Commentary: Augusta National chairman gives a lesson in hypocrisy with Woods remarks

The Kansas City StarApril 8, 2010 

AUGUSTA, Ga. — Who knew God made a high horse low enough for Billy Payne to saddle?

All I know is the authorities better kill it, lest O.J. Simpson or Bernie Madoff mount the nag in a prison break.

On the eve of Tiger Woods' return to tournament golf, Payne, the chairman of Augusta National Golf Course, used his annual Masters news conference to add his voice to the throng of self-righteous hypocrites blasting Woods for the golfer's sexual promiscuity.

"Finally," Payne said Wednesday as he wrapped up his opening comment, "we are not unaware of the significance of this week to a very special player, Tiger Woods. A man who in a brief 13 years clearly and emphatically proclaimed and proved his game to be worthy of the likes of Bobby Jones, Jack Nicklaus and Arnold Palmer. As (Tiger) ascended in our rankings of the world's great golfers, he became an example to our kids that success is directly attributable to hard work and effort.

"But as he now says himself, he forgot in the process to remember that with fame and fortune comes responsibility, not invisibility. It is not simply the degree of his conduct that is so egregious here; it is the fact that he disappointed all of us, and more importantly, our kids and our grandkids. Our hero did not live up to the expectations of the role model we saw for our children."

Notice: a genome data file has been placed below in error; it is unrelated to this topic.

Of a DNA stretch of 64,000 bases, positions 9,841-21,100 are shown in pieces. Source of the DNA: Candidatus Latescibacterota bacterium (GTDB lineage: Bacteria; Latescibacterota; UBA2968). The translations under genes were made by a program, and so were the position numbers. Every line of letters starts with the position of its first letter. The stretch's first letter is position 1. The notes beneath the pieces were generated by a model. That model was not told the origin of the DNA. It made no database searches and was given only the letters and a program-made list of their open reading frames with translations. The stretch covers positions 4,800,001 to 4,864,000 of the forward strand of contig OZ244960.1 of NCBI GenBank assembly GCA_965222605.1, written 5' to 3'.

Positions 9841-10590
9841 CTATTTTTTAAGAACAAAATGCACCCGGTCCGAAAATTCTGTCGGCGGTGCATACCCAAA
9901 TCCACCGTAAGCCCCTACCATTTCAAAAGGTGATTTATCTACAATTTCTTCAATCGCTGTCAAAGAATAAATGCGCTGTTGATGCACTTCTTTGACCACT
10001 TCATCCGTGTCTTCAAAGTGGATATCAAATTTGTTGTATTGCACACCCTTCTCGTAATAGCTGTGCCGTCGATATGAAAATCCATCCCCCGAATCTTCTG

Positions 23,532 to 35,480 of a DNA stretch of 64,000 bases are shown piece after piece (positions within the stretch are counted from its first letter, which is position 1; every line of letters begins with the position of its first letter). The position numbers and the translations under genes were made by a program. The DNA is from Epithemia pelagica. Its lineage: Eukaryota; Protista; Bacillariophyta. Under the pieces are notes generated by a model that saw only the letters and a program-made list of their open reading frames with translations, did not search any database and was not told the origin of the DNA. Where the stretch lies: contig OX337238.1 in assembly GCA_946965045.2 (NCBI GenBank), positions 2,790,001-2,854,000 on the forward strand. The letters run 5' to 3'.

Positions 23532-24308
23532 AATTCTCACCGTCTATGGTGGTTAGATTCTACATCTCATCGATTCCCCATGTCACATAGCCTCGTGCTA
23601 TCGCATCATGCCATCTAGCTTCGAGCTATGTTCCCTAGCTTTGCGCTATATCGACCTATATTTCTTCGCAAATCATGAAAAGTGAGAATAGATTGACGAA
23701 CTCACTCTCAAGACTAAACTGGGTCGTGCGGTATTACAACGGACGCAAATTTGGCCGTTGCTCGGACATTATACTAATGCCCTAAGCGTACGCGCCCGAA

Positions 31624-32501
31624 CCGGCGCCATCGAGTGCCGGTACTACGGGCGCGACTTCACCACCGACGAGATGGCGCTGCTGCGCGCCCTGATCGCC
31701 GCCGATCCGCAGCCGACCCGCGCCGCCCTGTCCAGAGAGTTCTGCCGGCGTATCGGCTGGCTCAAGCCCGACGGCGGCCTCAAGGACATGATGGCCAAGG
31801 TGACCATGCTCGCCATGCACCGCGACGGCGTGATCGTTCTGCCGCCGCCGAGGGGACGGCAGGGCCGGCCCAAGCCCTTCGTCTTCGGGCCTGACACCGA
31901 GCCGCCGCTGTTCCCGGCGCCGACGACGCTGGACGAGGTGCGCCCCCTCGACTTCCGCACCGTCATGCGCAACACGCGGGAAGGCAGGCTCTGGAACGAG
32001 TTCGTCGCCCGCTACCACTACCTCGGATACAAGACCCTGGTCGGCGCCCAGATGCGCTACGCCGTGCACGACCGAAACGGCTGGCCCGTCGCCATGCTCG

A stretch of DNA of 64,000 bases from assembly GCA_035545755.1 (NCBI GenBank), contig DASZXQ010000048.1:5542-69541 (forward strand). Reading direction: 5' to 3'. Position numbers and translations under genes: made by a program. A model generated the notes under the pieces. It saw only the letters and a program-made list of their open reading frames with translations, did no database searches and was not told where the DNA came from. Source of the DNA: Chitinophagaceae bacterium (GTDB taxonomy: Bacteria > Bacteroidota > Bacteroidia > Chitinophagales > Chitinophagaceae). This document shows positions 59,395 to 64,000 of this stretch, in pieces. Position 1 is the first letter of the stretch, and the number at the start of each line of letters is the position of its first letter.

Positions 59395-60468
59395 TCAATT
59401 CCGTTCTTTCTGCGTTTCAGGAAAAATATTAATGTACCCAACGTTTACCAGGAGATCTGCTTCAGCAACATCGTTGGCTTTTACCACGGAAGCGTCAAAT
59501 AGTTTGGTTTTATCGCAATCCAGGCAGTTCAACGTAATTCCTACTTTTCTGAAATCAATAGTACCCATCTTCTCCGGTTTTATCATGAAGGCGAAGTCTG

Payne should be immediately drug tested. He's chairman of a club with a history of exclusionary membership policies that would embarrass even the angriest Tea Party protesters.

You can't preach ethics and morality from Payne's bully pulpit. The stench of hypocrisy makes it sound like bull(spit).

Black and brown folks have kids and grandkids, too. And so do women.

It wasn't until the Shoal Creek Golf Club/PGA Championship controversy in the early 1990s that Augusta National decided to invite a token black member. Augusta National still doesn't have a female member, which does not bother me but does trouble some female golf fans.

Augusta National Golf Course, home to America's premier golf event, stands as a shining symbol of white male supremacy.

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